When most people hear the phrase “one person, one vote,” they don’t stop to think about who counts as a person. The U.S. Supreme Court gets to answer that in a case — Evenwel v. Abbott — that started here in Texas. The plaintiffs contend their votes don’t count as much as those of voters in other state Senate districts because the districts are designed to have the same number of humans in them, not the same number of voters. It’s a simple idea, but changing who’s counted — the voters, instead of the humans — would wreck the country’s political maps, particularly in states like Texas where large numbers of people are not eligible to vote.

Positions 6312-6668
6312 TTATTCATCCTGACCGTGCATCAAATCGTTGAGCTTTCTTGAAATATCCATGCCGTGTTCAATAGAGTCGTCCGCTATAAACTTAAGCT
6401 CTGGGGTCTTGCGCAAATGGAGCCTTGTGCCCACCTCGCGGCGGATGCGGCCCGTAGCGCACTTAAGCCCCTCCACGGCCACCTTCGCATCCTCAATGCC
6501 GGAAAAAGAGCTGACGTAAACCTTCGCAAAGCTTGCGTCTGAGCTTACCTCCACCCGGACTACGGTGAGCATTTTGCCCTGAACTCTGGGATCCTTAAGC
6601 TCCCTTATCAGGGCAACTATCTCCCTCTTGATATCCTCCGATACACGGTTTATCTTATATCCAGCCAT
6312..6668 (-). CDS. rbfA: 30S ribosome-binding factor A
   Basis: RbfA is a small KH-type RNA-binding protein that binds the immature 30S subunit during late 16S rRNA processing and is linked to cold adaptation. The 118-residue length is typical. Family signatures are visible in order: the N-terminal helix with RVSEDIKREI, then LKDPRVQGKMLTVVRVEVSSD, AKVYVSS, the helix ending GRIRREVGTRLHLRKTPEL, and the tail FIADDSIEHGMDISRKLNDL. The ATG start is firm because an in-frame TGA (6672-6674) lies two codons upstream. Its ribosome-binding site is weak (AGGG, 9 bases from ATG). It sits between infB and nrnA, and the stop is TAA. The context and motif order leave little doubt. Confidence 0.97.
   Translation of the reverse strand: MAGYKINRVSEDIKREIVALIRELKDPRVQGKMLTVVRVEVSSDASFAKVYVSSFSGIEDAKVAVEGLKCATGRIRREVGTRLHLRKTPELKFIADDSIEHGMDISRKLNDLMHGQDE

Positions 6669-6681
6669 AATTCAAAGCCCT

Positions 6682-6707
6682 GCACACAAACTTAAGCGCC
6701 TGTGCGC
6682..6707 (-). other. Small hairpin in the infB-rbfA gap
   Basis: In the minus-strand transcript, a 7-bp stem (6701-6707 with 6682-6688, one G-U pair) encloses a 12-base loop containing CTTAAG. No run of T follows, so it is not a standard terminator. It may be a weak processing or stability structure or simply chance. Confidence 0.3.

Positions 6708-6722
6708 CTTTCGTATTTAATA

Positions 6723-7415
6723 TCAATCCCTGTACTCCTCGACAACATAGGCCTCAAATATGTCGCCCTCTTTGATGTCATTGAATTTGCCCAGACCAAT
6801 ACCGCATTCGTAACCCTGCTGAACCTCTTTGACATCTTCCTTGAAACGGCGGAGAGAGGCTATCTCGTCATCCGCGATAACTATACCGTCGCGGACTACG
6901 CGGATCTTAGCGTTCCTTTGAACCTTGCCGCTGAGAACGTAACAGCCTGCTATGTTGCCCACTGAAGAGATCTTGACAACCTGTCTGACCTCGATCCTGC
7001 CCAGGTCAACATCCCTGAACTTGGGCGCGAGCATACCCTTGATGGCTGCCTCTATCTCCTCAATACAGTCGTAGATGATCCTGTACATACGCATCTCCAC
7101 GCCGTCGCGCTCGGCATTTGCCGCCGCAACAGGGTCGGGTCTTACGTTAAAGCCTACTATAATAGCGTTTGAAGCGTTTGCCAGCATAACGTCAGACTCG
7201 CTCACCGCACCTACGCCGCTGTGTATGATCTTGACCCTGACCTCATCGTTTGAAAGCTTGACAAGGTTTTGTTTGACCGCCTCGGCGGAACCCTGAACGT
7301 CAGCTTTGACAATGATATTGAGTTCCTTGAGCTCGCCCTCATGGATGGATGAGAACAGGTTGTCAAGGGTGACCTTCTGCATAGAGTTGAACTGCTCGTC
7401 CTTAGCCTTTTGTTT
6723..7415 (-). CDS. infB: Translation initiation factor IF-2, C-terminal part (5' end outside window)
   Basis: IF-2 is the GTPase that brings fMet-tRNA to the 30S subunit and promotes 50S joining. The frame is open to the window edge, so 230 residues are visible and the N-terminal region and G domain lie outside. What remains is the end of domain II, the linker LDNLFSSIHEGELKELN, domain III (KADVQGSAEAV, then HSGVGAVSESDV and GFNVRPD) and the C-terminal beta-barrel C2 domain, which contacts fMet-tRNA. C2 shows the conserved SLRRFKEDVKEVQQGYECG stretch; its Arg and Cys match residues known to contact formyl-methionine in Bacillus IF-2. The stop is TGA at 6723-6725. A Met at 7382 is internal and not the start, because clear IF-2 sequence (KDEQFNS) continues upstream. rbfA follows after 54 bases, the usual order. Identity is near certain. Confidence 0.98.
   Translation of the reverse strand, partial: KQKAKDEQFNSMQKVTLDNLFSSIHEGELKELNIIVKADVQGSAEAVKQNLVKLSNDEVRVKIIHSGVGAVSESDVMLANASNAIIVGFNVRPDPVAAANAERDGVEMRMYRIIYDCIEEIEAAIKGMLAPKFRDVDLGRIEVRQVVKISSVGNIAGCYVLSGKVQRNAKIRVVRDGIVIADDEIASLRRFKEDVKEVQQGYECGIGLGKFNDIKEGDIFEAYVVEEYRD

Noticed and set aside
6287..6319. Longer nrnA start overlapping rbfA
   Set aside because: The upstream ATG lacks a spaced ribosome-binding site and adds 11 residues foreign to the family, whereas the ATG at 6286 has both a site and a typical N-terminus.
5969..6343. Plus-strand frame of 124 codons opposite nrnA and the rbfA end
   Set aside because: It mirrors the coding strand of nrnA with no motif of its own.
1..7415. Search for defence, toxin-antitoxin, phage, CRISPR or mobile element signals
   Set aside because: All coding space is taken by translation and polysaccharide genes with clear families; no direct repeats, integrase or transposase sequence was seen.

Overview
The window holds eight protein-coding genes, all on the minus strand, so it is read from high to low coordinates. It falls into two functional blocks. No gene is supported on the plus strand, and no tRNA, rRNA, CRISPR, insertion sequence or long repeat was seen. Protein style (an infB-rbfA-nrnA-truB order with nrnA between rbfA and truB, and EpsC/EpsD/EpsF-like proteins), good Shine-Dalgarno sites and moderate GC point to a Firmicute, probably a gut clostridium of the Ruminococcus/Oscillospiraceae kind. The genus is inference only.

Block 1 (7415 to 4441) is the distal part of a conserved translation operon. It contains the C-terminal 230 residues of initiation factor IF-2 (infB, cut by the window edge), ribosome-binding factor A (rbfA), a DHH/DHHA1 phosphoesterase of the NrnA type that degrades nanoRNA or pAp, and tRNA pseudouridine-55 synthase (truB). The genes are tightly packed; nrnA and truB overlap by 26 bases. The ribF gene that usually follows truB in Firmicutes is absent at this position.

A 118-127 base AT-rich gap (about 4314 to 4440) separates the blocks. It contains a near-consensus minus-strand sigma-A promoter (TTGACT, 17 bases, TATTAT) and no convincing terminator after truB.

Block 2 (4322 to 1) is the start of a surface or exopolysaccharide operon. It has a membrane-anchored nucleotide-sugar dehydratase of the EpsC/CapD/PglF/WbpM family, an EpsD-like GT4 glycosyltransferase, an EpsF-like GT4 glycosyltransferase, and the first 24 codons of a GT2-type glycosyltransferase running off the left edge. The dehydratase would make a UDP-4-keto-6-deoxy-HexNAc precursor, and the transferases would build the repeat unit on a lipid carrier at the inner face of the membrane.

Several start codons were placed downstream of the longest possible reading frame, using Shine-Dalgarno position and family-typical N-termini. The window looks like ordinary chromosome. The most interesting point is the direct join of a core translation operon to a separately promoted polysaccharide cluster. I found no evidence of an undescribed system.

This is not only about drawing maps and which politicians win and lose in the next elections. It does not concern who is allowed to vote, but how their votes are distributed. It’s about representation — clout, if you’d rather — for the adults who are allowed to vote and for the felons and little kids and immigrants who live here but cannot.
One big problem is that there is no reliable count of eligible voters. The U.S. Census Bureau counts the population, but its numbers on eligible voters are merely estimates. At the first sign of a difference in opinion — and litigation is one of the few certainties when political maps are drawn — that federal agency would be on trial.